In compliance with the presidential directive on the resumption of 24 hours port operations at Lagos ports, the Nigerian Maritime Administration and Safety Agency (NIMASA) has commenced a 24-hour turnaround time for analysing cargo manifests and issuance of Debit Notes to shipping agents.
The acting President, Prof. Yemi Osinbajo had in May this year signed three Executive Orders as part of the federal government initiative under the Presidential Enabling Business Environment Council (PEBEC) to ensure ease of doing business in Nigeria, one of which was the resumption of 24 hours port operations in Lagos Port.
In line with the directive, NIMASA has extended work hours for some staff of the agency in the Shipping Development Department.
NIMASA also said that its offices are also open on weekends in order to accommodate shipping agents willing to do business.
Shipping agents, it added, can therefore access the agency at these times with their manifests for further necessary action after which a debit note would be issued to them not later than 24 hours after submission.
According to the agency, these changes have impacted the overall performance of ports operations by reducing the dwell time of vessels calling the Lagos ports while increasing efficiency of the entire system.
Emphasising the significance of the presidential directive, the Director General of the Agency, Dr. Dakuku Peterside noted that the long dwell time of vessels calling Lagos Ports was stifling trade instead of facilitating it.
“The Executive Order signed by the Acting President for resumption of 24 hours port operations is aimed at improving efficiency and facilitating trade in Lagos Ports. As a responsible agency, we are committed to implementing this directive and if it means extending work hours or even instituting a shift system, we will.”
The NIMASA boss stated that the new approach to analysing manifests and issuing debit notes will be constantly monitored and evaluated to ensure its effectiveness while automation of the entire process is receiving priority attention.
Already, dwell time of vessels at the ports which had been attributed to delays in issuing debit notes and sailing clearance has reduced considerably.
The agency, he stated, is also expediting action on the automating its processes to allow for electronic submission of manifests, issuing of debit notes and sailing clearances which will further reduce human interaction, improve efficiency and block revenue leakages.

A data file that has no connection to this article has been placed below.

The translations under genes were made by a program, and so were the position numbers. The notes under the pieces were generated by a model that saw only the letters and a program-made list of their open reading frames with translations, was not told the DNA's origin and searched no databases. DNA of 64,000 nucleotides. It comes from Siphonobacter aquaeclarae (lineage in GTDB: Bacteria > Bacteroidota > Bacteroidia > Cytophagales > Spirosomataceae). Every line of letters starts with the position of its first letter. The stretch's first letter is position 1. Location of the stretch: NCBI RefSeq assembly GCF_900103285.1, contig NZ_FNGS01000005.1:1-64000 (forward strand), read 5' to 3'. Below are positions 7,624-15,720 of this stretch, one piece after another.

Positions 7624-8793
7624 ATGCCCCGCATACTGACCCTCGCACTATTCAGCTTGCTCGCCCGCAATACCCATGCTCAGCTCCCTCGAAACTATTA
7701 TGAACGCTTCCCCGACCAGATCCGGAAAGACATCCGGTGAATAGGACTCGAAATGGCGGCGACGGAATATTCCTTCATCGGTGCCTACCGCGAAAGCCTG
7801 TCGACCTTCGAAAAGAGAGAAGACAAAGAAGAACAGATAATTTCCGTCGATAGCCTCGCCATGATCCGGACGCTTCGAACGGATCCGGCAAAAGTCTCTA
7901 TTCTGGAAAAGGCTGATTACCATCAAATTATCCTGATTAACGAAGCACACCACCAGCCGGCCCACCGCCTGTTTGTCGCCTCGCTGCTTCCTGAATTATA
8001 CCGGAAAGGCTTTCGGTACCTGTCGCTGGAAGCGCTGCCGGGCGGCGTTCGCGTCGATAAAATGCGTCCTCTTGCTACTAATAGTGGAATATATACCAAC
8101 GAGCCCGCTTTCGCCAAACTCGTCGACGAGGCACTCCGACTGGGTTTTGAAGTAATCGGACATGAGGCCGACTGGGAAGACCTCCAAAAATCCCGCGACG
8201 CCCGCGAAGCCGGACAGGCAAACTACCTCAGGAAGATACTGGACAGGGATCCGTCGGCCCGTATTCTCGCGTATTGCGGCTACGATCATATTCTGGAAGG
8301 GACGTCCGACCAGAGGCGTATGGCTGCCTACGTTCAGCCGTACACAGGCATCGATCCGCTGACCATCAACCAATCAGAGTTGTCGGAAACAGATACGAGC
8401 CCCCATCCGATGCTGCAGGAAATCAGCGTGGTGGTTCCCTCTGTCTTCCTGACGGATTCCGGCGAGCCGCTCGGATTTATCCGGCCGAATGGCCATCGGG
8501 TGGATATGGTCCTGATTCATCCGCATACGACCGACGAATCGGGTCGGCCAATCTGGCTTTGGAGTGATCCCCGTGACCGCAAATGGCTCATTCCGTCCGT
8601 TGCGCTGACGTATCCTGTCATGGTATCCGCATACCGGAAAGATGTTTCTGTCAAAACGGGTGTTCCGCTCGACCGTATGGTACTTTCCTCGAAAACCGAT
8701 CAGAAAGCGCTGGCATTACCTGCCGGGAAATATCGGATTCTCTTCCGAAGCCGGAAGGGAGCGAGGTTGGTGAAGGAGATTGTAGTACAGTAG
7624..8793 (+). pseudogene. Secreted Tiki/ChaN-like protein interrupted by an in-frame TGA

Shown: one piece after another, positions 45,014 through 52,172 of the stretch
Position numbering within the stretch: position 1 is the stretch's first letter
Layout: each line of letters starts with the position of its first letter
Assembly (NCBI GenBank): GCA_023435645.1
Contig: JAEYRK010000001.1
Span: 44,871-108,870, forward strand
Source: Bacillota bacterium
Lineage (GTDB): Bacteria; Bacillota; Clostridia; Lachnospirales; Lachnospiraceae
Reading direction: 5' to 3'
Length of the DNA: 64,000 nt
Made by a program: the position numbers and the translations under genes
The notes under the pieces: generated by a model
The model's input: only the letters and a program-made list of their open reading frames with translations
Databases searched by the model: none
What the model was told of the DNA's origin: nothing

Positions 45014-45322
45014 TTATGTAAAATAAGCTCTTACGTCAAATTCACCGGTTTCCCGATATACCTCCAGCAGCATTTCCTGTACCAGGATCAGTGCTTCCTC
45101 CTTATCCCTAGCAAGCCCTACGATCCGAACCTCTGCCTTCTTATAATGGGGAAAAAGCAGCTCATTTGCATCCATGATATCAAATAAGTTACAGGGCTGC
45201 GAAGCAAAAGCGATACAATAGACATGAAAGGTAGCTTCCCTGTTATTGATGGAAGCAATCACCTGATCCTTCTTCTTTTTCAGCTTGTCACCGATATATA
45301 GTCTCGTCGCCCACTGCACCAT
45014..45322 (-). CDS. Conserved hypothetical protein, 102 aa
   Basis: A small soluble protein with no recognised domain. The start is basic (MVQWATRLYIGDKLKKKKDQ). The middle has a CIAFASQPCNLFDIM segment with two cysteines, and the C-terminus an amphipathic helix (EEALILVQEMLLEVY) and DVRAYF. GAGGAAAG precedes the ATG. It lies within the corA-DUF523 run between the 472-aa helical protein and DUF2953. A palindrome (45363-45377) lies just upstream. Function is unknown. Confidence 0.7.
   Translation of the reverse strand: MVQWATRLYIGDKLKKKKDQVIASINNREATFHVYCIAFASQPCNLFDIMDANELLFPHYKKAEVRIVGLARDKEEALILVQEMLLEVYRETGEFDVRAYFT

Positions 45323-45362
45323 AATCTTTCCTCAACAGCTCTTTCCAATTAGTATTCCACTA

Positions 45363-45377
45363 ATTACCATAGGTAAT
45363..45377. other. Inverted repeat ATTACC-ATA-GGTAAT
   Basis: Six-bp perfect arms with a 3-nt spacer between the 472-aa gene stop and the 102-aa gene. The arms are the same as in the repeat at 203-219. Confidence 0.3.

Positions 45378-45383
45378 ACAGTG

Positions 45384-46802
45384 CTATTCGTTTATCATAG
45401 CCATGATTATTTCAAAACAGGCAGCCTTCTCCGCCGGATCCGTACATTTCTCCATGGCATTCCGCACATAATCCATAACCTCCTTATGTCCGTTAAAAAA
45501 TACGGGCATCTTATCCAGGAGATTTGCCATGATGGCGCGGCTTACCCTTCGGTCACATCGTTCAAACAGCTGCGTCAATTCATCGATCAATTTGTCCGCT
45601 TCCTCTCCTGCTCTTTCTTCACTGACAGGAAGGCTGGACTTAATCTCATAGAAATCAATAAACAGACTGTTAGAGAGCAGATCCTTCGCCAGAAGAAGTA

Peterside had recently listed what he termed game changers that will make ports on the African continent to be globally competitive to include investment in world class infrastructure, strengthened regulatory frameworks, enhance institutional cooperation, implementation of one-stop portals like the national single window and adequate Investment in human capital.
He stated this while delivering a paper on the Significance of Maritime Regulations and Competitiveness of African Ports at the conference on Port Development, which took place in Accra Ghana.
In his words: “African ports have fallen far behind our global peers on key performance indicators. Cargo spends nearly three weeks on average in Sub-Saharan African ports, compared to less than a week in large ports in Europe, Latin America and Asia. We are below the global average on three key productivity measures of ports: gross moves per hour, berth moves per hour and man-hours per move.”
He noted that for port operations on the African continent to experience appreciable improvement, agencies in the port community must work together to implement integrated and sustainable solutions to the identified challenges.
He restated the agency’s commitment to strengthening the capacity of ports in Nigeria and enable competitiveness on the African continent via the effective implementation of the Merchant Shipping Act, NIMASA and the Cabotage Act by ensuring that regulating the maritime sector with the use of these instruments does not hinder efficiency and negatively affect business operations in the Ports.